More than just a jazz trumpeter, Russell Gunn uses sounds to expound on a life in the musical trenches. His compositions on Love Requiem and the Grammy-nominated Ethnomusicology Vol. 1, both released in 1999, showed his ability to stretch the art form to his own expressive needs. In his work ever since, he has pushed the envelope with his ideas of how a jazz album can sound.
After a stint on the scene in St. Louis, Gunn came to New York as a member of the Oliver Lake Quintet, during jazz’s neoclassical period of the mid-1990s. He stood out with a focused trumpet sound rooted in bebop and the blues, but bolstered by a prescient vision that made room for the influence of hip-hop, funk and jazz’s avant-garde. It didn’t take long for him to make his debut at Lincoln Center as a part of Wynton Marsalis’ Blood on the Fields opera. This would be a promising course of action for any young musician, but what he did with this platform is the most interesting.
Gunn says that his first musical inspiration came from LL Cool J, and it makes sense: Golden age hip-hop is arguably just as strong and fertile an influence as is his knowledge of Lee Morgan’s catalogue. To introduce his latest solo album, Ethnomusicology Vol 6, he uses a humorous skit involving a record label executive and his evil minion, discussing the trouble that Gunn plans to wreak on the jazz establishment. He is certainly an iconoclast: Sometimes Gunn will layer a familiar set of jazz standard chord changes over a hip-hop drum machine and turntable scratches, and add his own melody. Or he’ll use his horn as the dominant texture while a variety of synthesizers swell underneath, and throw a sample from a movie on top of it all.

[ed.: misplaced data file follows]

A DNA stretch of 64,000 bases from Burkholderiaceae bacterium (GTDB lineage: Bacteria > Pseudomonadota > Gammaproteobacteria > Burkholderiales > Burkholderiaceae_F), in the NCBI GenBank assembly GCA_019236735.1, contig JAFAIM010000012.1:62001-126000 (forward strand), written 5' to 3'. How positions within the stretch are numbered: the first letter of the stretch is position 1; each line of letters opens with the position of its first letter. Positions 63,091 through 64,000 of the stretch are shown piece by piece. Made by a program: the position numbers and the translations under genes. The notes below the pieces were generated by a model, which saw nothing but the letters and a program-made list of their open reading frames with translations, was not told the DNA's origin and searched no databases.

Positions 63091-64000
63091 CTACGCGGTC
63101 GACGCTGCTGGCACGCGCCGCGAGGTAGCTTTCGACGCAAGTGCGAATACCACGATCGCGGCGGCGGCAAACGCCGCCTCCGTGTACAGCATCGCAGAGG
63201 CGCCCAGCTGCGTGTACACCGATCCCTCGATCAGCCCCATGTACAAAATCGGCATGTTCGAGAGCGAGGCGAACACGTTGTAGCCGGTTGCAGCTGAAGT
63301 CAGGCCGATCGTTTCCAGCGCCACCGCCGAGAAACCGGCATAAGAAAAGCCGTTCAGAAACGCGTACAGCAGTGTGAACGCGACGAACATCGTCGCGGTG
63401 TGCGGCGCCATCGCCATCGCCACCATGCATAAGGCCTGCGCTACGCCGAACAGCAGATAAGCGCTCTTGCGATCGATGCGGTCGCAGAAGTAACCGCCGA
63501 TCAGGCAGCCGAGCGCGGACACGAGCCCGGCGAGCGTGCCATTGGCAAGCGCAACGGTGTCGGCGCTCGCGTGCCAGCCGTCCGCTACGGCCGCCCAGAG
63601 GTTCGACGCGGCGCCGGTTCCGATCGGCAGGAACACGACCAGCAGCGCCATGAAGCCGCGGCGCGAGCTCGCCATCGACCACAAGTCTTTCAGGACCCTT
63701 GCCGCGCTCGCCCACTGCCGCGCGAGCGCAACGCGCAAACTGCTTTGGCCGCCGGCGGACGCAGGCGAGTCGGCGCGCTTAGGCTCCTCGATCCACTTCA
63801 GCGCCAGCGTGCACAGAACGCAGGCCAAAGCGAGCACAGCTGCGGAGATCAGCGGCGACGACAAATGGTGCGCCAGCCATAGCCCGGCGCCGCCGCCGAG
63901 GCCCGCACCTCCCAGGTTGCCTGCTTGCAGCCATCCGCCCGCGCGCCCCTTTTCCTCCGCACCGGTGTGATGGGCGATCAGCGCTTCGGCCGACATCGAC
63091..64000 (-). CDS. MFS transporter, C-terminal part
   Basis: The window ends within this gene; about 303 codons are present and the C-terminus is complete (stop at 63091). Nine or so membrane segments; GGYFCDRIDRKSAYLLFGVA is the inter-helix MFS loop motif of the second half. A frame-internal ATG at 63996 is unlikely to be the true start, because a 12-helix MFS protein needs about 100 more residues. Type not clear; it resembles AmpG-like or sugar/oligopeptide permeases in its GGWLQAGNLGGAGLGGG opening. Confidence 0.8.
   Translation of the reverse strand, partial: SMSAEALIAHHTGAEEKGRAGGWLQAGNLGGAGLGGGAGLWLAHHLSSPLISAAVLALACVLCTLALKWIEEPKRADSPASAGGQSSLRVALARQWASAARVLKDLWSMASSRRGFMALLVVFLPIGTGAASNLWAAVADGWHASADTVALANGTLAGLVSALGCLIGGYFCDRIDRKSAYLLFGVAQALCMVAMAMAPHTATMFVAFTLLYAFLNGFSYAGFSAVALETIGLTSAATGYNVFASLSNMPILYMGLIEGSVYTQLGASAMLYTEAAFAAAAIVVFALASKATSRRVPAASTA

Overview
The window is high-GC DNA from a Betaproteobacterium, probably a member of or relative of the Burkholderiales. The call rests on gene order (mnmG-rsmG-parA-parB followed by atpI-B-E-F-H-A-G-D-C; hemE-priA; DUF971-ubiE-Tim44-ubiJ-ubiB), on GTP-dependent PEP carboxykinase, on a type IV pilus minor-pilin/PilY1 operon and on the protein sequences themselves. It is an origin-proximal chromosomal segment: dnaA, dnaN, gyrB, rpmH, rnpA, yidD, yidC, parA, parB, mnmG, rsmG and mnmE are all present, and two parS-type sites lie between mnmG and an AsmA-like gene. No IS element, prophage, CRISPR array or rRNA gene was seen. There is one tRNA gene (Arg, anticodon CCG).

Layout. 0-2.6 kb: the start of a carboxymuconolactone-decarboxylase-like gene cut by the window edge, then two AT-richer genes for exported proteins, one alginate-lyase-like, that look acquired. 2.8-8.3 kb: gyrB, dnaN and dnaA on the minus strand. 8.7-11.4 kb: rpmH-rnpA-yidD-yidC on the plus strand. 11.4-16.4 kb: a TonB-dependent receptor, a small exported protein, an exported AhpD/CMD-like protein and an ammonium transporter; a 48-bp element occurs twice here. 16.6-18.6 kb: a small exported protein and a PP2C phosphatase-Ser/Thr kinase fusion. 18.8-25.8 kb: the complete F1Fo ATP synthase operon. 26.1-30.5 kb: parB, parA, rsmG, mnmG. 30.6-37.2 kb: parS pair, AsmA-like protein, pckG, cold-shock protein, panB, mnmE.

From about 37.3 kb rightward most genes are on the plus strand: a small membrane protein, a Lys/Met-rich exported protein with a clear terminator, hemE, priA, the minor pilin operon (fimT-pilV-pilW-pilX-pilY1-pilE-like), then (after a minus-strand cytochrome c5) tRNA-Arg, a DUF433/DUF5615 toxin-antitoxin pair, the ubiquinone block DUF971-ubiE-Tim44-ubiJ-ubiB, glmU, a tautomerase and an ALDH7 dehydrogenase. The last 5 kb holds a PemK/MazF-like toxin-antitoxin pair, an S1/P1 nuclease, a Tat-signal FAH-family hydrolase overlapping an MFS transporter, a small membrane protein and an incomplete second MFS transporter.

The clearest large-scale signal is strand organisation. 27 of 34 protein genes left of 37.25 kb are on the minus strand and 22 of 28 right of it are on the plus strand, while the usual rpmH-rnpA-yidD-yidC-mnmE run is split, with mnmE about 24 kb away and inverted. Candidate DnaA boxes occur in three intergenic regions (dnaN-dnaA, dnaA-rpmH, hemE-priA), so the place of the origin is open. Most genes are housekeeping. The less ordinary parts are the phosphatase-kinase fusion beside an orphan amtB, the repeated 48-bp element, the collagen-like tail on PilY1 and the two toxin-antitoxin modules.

This weekend, Gunn presents his most recent project, a collaboration with the soul singer Dionne Farris that resulted in the 2013 album Dionne Get Your Gunn, during a two-night run at Bohemian Caverns. We caught up with Gunn to discuss his career, the state of jazz and what he likes about co-leading a band with a talented vocalist from outside the jazz world.
CB: What’s the goal of your Ethnomusicology series? How has it evolved?
RG: It’s funny because I actually did have a goal when I did Ethnomusicology Vol. 1. I really wanted to try to encompass all of these pan-African rhythms, and utilize that, while still at the same time playing over those rhythms using the jazz language, bebop language I guess, and harmony that’s been given to us by our ancestors like Bird [Charlie Parker] and Trane and Duke Ellington and all of those cats.CB: How did the journey change over the course of the series?
RG: I would be lying to say that it didn’t change. The original Ethnomusicology Vol. 1—I hardly ever listen to that stuff anymore, but when I do I think about the feeling I had when I was doing it back then, and everything was all in and I was really trying to make mini-movies with the compositions. I didn’t want to just start the song, solo over the song, and end the song. It had movements and tempo changes and all that kind of stuff. Honestly, after Vol. 1 I went through a horrible dropping from Atlantic Records. And I think what I did was, I streamlined it a little more, to encompass that hip-hop feel and do jazz over it, rather than trying to encompass all these influences. When I did Vol. 1 I was a member of Branford [Marsalis]’s band, Buckshot LeFonque, and I was traveling all over the world. I got to experience all these different cultures and languages…. All that kind of stuff wound up in Ethnomusicology Vol. 1, but after that it got kind of streamlined into more of an East Coast southern hip-hop feel… Vol. 6 was definitely on some Atlanta shit…